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Sins of Jerusalem and Judah (5:1-19)
A search of Jerusalem reveals that the city is wholly corrupt. Injustice and selfishness abound. People claim they belong to God and they swear oaths by his name, but they remain untouched by the lessons he is trying to teach them (5:1-3). There may be some excuse for the poor and uneducated if they know nothing of God’s law, but the upper classes are just as ignorant. This indicates that the problem lies not with people’s social background or material well-being, but with their hardened hearts. All alike reject the authority of God’s law and refuse to be bound by his standards (4-5).
Jerusalem is ripe for judgment. The invading armies are likened to wild beasts ready to pounce and kill (6). In addition to being idolatrous, the people are so morally degraded they are little better than animals. There can be no forgiveness, only punishment, for a nation such as this (7-9).
As a vineyard is stripped, so Judah will be destroyed, though the destruction will not be total (10-11). The people have deceived themselves. They have refused to believe the words of God’s prophets, and keep telling themselves that God will not destroy his own people. God will therefore act against them decisively, according to the judgments he announces by his prophet Jeremiah (12-14).
Through Jeremiah, God tells the people of Judah that a foreign nation will invade their country, and neither Judah’s armed forces nor its defence fortifications will prevent widespread slaughter and ruin (15-17). But the nation will not be completely wiped out. Those who survive the attack will be taken captive to a foreign land, which will be a fitting punishment for their disloyalty in serving foreign gods in their own land (18-19).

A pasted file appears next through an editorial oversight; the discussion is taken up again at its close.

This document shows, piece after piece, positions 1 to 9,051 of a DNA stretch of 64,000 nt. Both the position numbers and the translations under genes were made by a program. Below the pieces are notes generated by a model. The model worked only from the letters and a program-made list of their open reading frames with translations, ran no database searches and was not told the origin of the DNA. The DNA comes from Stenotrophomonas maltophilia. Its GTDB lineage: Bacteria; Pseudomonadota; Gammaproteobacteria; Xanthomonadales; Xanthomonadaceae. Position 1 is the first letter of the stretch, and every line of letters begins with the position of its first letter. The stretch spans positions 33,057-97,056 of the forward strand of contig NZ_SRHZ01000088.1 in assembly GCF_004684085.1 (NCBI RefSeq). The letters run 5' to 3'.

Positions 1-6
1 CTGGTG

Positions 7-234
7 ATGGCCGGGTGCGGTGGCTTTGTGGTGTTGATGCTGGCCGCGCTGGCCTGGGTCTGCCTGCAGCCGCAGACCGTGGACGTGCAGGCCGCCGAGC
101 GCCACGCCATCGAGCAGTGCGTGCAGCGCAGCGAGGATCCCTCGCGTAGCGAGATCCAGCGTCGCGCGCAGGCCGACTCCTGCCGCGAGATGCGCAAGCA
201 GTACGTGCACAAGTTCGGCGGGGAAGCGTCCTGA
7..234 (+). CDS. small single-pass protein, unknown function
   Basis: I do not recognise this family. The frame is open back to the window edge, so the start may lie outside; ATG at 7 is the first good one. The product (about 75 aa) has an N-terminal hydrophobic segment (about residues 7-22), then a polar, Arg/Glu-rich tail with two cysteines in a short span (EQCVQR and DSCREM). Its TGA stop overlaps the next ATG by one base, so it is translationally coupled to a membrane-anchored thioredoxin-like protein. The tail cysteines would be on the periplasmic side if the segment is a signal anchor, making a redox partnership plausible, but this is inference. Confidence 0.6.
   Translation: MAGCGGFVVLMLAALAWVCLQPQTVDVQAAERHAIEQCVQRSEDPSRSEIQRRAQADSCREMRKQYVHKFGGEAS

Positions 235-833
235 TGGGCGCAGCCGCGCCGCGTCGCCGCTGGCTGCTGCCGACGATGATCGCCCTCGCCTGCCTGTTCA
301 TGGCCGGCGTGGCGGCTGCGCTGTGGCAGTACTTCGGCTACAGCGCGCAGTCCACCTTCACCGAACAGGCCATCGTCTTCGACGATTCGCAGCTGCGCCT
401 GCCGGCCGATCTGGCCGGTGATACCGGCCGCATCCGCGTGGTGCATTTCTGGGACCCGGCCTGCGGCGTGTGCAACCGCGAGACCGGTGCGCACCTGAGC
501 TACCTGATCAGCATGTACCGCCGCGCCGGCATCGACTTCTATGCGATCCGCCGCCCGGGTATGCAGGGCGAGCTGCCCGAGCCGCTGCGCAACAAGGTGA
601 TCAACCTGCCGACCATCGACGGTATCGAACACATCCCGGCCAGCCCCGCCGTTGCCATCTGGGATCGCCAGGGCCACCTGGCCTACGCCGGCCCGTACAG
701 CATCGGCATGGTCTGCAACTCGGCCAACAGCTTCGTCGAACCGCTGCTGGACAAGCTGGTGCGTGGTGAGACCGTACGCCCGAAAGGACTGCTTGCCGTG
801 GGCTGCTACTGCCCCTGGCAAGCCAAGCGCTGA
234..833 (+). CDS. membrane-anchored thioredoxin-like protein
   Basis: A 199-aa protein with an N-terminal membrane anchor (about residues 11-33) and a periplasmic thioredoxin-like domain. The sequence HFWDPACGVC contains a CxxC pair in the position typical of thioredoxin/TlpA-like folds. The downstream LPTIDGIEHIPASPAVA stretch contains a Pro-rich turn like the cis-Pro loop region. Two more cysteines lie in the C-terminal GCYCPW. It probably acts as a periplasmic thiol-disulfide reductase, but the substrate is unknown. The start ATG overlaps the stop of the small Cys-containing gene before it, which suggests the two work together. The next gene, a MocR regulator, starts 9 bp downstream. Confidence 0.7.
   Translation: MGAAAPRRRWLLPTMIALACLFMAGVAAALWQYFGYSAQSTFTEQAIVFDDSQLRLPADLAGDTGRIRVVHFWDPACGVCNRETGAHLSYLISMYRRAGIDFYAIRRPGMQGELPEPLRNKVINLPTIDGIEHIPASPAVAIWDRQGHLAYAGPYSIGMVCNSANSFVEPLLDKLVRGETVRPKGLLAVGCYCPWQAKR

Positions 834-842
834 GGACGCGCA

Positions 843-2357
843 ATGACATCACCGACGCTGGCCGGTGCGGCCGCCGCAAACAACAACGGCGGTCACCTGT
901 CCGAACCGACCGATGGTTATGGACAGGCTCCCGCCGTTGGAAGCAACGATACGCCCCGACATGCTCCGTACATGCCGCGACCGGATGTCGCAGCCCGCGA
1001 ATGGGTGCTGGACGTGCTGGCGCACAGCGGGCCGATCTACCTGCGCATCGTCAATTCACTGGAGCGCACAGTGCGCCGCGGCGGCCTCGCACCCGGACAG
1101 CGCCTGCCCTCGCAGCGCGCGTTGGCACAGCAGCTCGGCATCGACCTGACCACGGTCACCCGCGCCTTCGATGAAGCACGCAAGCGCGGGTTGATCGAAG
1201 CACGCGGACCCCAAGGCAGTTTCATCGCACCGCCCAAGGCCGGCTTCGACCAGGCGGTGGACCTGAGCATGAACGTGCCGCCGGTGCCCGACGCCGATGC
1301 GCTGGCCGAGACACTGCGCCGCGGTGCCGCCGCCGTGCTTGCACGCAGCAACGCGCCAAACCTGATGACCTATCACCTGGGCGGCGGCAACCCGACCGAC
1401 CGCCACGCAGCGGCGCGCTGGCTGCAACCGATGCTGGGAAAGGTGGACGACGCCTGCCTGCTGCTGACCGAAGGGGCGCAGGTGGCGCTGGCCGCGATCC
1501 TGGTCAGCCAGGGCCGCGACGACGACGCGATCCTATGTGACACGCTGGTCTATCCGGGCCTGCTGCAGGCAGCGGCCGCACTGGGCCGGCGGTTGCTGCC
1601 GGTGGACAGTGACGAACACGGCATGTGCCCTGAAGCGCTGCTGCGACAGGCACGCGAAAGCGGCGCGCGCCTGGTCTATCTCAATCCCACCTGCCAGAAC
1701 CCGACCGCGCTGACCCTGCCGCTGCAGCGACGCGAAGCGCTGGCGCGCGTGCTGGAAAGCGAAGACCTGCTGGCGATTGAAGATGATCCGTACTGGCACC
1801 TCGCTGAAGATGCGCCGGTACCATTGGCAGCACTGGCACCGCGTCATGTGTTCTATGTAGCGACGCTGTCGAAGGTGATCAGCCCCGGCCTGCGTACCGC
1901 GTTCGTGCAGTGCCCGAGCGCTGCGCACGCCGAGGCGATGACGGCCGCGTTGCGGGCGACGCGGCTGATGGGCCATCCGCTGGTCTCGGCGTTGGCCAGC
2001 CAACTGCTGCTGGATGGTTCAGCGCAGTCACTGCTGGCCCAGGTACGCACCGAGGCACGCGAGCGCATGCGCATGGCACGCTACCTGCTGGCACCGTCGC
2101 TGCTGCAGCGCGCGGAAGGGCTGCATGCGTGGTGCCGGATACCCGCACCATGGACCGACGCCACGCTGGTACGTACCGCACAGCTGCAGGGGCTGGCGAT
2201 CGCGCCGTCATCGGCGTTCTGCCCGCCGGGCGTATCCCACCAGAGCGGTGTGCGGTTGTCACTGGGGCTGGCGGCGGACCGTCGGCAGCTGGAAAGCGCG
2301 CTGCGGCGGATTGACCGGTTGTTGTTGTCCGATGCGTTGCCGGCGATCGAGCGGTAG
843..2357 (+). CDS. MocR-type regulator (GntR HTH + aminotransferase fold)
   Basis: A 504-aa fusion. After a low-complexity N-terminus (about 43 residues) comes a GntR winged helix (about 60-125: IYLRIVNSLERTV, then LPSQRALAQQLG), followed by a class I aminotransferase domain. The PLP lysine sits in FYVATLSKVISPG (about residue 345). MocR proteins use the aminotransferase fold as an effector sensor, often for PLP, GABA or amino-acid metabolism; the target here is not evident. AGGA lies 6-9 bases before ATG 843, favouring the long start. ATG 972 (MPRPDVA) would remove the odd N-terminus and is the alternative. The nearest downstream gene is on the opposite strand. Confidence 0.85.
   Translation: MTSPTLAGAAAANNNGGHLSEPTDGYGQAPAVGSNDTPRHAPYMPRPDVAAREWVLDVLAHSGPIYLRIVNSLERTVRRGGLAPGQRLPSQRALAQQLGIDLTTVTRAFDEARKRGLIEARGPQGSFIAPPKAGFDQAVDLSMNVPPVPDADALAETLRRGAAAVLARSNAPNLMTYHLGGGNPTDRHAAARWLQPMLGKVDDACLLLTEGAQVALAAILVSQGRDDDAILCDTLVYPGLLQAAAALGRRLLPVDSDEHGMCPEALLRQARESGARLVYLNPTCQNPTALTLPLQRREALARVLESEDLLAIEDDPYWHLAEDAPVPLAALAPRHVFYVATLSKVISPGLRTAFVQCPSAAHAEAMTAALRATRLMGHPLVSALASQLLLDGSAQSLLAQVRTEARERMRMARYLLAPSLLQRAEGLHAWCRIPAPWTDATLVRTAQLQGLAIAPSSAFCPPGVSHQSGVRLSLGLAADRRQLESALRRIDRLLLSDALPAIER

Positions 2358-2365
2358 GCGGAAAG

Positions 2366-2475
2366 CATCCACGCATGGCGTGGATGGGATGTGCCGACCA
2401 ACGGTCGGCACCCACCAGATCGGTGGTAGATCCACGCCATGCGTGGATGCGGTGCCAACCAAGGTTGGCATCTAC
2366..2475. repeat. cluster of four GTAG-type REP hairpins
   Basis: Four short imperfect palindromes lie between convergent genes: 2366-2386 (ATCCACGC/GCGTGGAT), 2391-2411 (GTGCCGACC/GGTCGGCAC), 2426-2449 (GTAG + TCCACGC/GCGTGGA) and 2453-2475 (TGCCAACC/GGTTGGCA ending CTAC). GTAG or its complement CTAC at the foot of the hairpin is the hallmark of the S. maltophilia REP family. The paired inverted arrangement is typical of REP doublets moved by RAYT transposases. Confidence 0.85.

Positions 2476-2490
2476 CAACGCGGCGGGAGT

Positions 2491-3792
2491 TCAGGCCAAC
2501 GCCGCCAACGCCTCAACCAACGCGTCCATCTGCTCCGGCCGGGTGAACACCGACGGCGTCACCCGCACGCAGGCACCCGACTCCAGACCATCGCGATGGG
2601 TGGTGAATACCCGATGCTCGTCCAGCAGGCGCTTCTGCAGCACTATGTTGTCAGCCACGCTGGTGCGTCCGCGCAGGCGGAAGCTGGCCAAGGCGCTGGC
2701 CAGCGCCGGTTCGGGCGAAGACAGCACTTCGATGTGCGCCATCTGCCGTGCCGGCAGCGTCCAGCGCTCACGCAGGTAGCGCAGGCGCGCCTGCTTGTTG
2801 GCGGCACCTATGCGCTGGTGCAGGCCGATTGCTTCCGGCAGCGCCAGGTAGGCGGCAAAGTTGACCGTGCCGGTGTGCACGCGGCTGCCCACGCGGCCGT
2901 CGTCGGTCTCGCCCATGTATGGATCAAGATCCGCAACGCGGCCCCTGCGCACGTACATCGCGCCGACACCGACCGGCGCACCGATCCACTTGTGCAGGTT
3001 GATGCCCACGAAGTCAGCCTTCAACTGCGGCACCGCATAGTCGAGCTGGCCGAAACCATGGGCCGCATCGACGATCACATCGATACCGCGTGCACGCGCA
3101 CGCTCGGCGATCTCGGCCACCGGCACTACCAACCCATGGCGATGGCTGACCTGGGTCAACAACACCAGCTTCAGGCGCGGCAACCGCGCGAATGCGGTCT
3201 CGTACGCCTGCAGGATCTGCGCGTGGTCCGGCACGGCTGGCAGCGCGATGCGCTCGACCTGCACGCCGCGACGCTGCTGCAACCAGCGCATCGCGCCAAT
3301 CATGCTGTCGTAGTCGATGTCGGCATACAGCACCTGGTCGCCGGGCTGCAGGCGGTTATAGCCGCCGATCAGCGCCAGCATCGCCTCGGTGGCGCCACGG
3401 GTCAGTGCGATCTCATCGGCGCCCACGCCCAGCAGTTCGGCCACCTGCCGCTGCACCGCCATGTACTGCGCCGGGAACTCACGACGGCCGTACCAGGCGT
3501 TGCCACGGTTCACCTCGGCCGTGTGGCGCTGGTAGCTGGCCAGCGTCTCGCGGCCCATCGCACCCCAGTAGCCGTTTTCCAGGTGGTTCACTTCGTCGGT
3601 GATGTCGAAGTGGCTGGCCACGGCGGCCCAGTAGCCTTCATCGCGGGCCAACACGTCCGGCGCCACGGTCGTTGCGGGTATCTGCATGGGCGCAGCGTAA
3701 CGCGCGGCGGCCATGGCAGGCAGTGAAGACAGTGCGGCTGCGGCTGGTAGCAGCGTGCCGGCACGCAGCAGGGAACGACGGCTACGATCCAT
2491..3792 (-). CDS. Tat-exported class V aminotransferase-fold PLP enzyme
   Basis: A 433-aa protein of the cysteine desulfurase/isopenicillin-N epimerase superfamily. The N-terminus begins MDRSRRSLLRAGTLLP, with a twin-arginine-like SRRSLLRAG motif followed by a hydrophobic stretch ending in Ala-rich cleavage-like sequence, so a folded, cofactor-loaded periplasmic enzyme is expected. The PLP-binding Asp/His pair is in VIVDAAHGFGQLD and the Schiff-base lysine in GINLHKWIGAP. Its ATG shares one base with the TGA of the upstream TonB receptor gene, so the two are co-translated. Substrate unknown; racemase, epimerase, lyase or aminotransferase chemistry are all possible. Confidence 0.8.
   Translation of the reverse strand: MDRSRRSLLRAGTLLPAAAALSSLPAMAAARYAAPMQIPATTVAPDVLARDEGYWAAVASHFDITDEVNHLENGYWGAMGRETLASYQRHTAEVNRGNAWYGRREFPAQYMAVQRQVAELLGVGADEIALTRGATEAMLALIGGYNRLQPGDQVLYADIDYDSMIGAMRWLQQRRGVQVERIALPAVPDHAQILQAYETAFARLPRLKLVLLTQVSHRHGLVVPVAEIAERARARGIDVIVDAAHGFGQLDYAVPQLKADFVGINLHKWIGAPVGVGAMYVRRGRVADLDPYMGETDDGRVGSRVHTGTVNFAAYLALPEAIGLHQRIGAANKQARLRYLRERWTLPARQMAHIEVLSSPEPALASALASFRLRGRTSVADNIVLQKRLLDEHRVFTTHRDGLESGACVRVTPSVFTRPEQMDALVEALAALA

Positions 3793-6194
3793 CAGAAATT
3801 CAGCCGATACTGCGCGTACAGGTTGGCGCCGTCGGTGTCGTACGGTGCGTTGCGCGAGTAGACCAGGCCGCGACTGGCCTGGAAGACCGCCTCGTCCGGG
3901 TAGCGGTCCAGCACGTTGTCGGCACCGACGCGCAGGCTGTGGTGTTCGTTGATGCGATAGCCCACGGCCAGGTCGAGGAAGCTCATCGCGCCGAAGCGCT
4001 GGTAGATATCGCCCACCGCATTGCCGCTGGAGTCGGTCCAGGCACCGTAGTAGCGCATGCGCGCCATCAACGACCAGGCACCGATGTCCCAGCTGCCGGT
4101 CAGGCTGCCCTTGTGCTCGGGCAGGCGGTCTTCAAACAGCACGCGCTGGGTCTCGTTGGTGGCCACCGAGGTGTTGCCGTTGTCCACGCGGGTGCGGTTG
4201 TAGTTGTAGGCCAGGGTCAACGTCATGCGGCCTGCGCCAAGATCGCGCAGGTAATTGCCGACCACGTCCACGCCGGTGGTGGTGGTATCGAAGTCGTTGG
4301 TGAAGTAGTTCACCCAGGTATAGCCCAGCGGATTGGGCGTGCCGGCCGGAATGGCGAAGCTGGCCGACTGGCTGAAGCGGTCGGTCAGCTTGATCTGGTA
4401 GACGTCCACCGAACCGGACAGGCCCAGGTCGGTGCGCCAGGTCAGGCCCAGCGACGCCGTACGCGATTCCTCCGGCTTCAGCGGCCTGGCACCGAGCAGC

A corrupt society (5:20-31)
The people of Judah do not fear God for his mighty power (20-21), nor do they give him thanks for the benefits he gives them through nature (22-24). They think they can go their own way regardless of God, but in so doing they miss out on his blessings (25).
By cruelty, cunning and bribery, the wealthy increase their power, but the poor cannot obtain justice in even the smallest affairs. Administrators and judges alike are corrupt (26-28). God sees all this, and will not allow it to go unpunished (29). He sees also that priests and prophets cooperate in the wrongdoing, while the people in general, instead of rebuking them, encourage them. Judah is a nation of corrupt and greedy people who are concerned only for their immediate prosperity. They cannot see that they are heading for a dreadful end (30-31).
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Flemming, Donald C. "Commentary on Jeremiah 5". "Fleming's Bridgeway Bible Commentary". https://studylight.org/
the Week of Proper 21 / Ordinary 26